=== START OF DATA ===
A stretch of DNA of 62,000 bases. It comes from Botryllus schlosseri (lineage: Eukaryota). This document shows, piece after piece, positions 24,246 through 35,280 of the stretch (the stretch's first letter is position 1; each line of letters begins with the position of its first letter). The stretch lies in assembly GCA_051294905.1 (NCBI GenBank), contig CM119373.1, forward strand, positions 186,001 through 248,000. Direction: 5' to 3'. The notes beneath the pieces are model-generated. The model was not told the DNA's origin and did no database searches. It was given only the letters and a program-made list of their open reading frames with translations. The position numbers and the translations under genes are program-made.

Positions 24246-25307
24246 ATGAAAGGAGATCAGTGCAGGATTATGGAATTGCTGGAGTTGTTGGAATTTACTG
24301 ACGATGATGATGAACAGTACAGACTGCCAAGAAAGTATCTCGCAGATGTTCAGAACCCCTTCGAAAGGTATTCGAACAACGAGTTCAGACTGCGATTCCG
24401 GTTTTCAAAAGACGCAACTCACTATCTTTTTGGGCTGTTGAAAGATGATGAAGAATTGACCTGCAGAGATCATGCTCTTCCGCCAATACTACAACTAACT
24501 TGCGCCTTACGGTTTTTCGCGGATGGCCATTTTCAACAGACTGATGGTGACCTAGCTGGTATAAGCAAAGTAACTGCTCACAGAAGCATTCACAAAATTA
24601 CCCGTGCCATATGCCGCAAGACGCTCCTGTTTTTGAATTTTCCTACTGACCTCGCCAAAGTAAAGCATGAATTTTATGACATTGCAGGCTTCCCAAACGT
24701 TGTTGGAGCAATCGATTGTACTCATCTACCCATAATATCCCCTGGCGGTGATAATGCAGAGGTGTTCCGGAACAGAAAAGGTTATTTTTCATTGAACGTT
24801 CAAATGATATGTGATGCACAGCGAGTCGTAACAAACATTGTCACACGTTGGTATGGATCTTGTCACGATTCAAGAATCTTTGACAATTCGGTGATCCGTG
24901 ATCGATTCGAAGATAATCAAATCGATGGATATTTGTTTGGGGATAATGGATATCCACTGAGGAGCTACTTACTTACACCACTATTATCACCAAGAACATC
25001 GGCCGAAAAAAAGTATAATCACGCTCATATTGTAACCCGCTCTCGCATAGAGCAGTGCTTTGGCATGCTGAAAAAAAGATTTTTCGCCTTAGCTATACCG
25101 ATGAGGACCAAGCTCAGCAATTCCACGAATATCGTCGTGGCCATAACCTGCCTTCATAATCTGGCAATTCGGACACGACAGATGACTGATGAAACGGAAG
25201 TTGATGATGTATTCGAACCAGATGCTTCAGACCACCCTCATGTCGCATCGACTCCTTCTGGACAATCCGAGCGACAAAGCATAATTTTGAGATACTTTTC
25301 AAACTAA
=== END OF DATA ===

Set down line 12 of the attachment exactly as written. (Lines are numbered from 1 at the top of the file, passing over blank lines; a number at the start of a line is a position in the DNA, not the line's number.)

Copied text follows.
25101 ATGAGGACCAAGCTCAGCAATTCCACGAATATCGTCGTGGCCATAACCTGCCTTCATAATCTGGCAATTCGGACACGACAGATGACTGATGAAACGGAAG